Do not forget the emphasis on “how long.”

Do not get mesmerized by a particular possible event too much or too long, because yes, in the end, it is about the basics.

If you are reading this, it means you are among the people who are ready for it – as ready you can be – so do not panic.


Time traveler
HCL Supporter
Dec 3, 2017
Hey everybody, as an infectious disease epidemiologist (although a lowly one), at this point feel morally obligated to provide some information on what we are seeing from a transmission dynamic perspective and how they apply to the social distancing measures. Like any good scientist I have noticed two things that are either not articulated or not present in the "literature" of social media. I am also tagging my much smarter infectious disease epidemiologist friends for peer review of this post. Please correct me if I am wrong (seriously).

Specifically, I want to make two aspects of these measures very clear and unambiguous.

First, we are in the very infancy of this epidemic's trajectory. That means even with these measures we will see cases and deaths continue to rise globally, nationally, and in our own communities in the coming weeks. Our hospitals will be overwhelmed, and people will die that didn't have to. This may lead some people to think that the social distancing measures are not working. They are. They may feel futile. They aren't. You will feel discouraged. You should. This is normal in chaos. But this is also normal epidemic trajectory. Stay calm. This enemy that we are facing is very good at what it does; we are not failing. We need everyone to hold the line as the epidemic inevitably gets worse. This is not my opinion; this is the unforgiving math of epidemics for which I and my colleagues have dedicated our lives to understanding with great nuance, and this disease is no exception. We know what will happen; I want to help the community brace for this impact. Stay strong and with solidarity knowing with absolute certainty that what you are doing is saving lives, even as people begin getting sick and dying. You may feel like giving in. Don't.

Second, although social distancing measures have been (at least temporarily) well-received, there is an obvious-but-overlooked phenomenon when considering groups (i.e. families) in transmission dynamics. While social distancing decreases contact with members of society, it of course increases your contacts with group (i.e. family) members. This small and obvious fact has surprisingly profound implications on disease transmission dynamics. Study after study demonstrates that even if there is only a little bit of connection between groups (i.e. social dinners, playdates/playgrounds, etc.), the epidemic trajectory isn't much different than if there was no measure in place. The same underlying fundamentals of disease transmission apply, and the result is that the community is left with all of the social and economic disruption but very little public health benefit. You should perceive your entire family to function as a single individual unit; if one person puts themselves at risk, everyone in the unit is at risk. Seemingly small social chains get large and complex with alarming speed. If your son visits his girlfriend, and you later sneak over for coffee with a neighbor, your neighbor is now connected to the infected office worker that your son's girlfriend's mother shook hands with. This sounds silly, it's not. This is not a joke or a hypothetical. We as epidemiologists see it borne out in the data time and time again and no one listens. Conversely, any break in that chain breaks disease transmission along that chain.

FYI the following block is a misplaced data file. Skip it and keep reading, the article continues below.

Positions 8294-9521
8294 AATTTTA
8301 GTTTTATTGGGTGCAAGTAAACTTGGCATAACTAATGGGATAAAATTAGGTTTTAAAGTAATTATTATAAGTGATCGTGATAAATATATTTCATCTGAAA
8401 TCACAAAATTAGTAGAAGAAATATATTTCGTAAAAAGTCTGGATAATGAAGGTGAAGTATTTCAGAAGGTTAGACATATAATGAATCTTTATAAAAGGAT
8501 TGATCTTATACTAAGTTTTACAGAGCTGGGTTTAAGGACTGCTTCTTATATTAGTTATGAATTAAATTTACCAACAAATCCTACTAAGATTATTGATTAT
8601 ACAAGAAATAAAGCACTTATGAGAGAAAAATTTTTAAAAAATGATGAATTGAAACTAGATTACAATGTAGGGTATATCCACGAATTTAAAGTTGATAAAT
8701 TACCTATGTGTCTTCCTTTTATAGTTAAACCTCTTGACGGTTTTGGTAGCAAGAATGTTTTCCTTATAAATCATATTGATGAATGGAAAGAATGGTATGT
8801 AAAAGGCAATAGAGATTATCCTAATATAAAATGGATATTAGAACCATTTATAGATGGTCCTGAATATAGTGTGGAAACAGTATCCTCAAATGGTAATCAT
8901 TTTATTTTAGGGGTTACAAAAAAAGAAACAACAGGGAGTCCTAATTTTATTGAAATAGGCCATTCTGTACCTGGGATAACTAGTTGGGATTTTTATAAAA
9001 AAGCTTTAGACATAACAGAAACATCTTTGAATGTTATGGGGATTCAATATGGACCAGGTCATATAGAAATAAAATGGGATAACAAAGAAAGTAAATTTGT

In contrast to hand-washing and other personal measures, social distancing measures are not about individuals, they are about societies working in unison. These measures also take a long time to see the results. It is hard (even for me) to conceptualize how 'one quick little get together' can undermine the entire framework of a public health intervention, but it does. I promise you it does. I promise. I promise. I promise. You can't cheat it. People are already itching to cheat on the social distancing precautions just a "little"- a playdate, a haircut, or picking up a needless item at the store, etc. From a transmission dynamics standpoint, this very quickly recreates a highly connected social network that undermines all of the work the community has done so far.

Until we get a viable vaccine this unprecedented outbreak will not be overcome in grand, sweeping gesture, rather only by the collection of individual choices our community makes in the coming months. This virus is unforgiving to unwise choices. My goal in writing this is to prevent communities from getting 'sucker-punched' by what the epidemiological community knows will happen in the coming weeks. It will be easy to be drawn to the idea that what we are doing isn't working and become paralyzed by fear, or to 'cheat' a little bit in the coming weeks. By knowing what to expect, and knowing the importance of maintaining these measures, my hope is to encourage continued community spirit, strategizing, and action to persevere in this time of uncertainty.

Jonathan P. Smith
Lecturer in Epidemiology, Yale University School of Public Health